How Smartphones Open a New World for Medical Researchers

By: Guest Author | Posted on: Jun 28, 2017

 This article was originally published on by Charles Wallace. View the original article by clicking here. 

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When smartphones first began collecting health data such as users’ heart rates and number of steps walked, doctors were dubious about the medical value of information gathered by a phone.

Three years later, doctors have changed their minds, thanks to a series of pioneering medical studies that demonstrated the efficacy of cellphone-based medical research.

The studies have confirmed that surprisingly large numbers of people can be recruited into long-term research studies on mobile phones; that their consent to participate can be obtained much more easily than in conventional studies; and that the medical data obtained can be made safely anonymous, collected and analyzed by advanced algorithms in ways never before imagined.

Indeed, so much data can be collected automatically and accurately via mobile phones—without participants or lab workers having to log it—that some scientists believe it will be easier to conduct and monitor many trials involving drugs or exercise in larger populations than have been examined up to now in conventional studies.

What’s more, doctors believe it will be possible to give participants feedback not only about their own health but also about the population at large much faster than is possible with conventional medical studies, which often appear in scientific journals years after they’re conducted. Participants could quickly see, for example, the beneficial effects of exercise or diet and adjust their behavior accordingly.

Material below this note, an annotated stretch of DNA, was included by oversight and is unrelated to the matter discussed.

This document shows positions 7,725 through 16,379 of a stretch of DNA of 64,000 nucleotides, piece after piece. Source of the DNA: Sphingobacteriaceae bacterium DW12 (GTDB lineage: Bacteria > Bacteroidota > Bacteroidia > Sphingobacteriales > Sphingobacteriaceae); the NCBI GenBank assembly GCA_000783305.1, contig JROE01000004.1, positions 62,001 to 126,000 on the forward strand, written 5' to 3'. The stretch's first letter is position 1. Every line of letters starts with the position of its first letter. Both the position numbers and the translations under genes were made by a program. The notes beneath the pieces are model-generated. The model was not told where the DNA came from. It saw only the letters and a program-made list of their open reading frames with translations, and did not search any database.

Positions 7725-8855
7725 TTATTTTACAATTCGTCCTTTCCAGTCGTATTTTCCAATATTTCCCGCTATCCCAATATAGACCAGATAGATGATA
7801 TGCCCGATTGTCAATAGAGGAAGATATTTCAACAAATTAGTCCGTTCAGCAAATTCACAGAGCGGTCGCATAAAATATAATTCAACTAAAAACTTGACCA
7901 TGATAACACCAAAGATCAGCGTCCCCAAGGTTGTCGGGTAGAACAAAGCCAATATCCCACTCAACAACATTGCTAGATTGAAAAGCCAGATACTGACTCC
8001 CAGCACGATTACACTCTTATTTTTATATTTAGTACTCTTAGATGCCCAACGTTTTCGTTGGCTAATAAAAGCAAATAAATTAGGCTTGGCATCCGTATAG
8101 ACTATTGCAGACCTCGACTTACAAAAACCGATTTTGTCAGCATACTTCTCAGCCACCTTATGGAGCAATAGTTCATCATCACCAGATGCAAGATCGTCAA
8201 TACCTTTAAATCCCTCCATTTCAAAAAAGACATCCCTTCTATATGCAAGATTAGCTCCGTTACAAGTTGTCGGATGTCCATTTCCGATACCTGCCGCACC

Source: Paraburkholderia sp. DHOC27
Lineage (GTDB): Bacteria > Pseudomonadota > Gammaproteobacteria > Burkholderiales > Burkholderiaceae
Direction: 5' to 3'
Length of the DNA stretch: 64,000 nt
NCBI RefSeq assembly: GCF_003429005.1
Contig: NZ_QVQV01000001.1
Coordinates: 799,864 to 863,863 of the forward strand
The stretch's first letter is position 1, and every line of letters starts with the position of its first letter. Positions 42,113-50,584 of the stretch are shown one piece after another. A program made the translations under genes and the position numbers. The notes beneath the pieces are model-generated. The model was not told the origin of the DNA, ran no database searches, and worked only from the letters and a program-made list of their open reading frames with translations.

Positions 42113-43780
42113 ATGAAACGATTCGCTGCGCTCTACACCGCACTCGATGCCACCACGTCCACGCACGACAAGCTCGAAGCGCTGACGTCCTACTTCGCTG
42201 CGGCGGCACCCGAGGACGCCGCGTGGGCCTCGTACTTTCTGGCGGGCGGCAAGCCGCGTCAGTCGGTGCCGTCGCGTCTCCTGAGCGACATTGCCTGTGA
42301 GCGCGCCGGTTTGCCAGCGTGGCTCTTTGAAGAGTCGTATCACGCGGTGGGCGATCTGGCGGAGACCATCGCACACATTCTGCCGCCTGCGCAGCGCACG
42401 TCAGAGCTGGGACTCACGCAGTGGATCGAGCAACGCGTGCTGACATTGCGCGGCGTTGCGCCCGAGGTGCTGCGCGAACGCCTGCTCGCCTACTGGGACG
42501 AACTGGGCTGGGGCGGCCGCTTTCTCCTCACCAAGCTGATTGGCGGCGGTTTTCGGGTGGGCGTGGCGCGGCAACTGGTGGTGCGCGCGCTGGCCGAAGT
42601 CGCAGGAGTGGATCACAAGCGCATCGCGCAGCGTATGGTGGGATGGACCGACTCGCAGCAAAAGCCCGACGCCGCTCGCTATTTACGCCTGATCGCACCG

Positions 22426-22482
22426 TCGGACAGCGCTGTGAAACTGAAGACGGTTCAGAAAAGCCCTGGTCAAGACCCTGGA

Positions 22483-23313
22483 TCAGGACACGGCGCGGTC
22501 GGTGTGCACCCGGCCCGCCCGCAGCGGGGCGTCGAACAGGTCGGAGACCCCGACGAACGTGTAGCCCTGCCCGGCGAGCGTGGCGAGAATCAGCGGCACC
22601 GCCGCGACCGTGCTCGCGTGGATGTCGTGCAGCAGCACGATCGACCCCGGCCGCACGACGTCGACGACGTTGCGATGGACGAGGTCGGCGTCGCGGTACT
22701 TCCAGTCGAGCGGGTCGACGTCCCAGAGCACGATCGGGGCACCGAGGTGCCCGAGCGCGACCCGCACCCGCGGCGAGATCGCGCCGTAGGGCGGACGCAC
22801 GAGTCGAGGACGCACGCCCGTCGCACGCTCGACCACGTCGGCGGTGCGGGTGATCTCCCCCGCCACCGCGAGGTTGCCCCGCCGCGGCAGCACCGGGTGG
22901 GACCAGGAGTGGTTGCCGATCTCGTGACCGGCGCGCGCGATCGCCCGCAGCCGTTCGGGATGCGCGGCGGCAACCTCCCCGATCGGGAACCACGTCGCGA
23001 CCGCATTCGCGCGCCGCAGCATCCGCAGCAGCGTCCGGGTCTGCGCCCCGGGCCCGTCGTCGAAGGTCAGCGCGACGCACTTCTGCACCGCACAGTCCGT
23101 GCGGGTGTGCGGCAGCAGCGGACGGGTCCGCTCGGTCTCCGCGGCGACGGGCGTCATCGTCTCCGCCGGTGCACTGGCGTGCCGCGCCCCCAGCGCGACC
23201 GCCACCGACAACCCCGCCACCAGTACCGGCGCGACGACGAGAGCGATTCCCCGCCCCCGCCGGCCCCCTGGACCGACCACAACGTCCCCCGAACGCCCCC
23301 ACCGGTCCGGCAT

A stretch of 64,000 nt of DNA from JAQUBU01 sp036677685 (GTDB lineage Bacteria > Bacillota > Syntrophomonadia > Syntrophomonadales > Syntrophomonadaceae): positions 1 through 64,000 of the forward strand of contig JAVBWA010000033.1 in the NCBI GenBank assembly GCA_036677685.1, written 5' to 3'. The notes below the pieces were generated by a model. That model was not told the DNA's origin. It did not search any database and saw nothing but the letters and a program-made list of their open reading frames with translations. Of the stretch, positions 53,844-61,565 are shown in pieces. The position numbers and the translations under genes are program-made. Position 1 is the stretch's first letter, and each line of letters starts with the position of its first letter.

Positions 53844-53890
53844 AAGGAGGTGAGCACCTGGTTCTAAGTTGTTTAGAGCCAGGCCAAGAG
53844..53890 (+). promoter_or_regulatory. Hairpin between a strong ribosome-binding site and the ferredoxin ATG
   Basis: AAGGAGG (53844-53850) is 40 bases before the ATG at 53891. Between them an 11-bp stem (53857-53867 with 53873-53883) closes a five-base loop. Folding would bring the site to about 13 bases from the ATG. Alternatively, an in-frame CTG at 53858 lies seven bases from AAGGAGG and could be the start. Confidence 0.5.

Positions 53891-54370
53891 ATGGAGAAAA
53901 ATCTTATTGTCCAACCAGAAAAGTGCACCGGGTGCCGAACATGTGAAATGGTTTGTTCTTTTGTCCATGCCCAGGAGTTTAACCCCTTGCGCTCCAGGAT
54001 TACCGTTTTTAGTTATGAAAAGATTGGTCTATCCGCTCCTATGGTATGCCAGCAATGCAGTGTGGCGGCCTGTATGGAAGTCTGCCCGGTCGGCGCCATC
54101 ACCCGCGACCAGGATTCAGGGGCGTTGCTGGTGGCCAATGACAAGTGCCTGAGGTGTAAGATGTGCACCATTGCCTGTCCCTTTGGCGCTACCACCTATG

Most of the studies were made possible by an open-source smartphone platform called ResearchKit, which was released free to researchers by Apple Inc. in 2015. Doctors and scientists can use it to create iPhone apps that collect data such as weight and blood pressure that are stored in the Health app on iPhones.

Because many more cellphones, especially in less affluent areas and in developing countries, use the Android operating system, an Android version of the platform called ResearchStack was created by scientists at Cornell University. Sensing the utility of these devices, Alphabet Inc.’s Verily Life Sciences subsidiary recently unveiled a watch, called the Study Watch, that will collect data on users’ heart rate and movement for studies of a number of diseases.

Initially, five studies were launched in 2015 using ResearchKit, covering asthma, breast cancer, cardiovascular disease, diabetes and Parkinson’s. Studies involving epilepsy, autism and moles were added later, and a new Harvard Medical School study to monitor the health of National Football League players is just getting under way.

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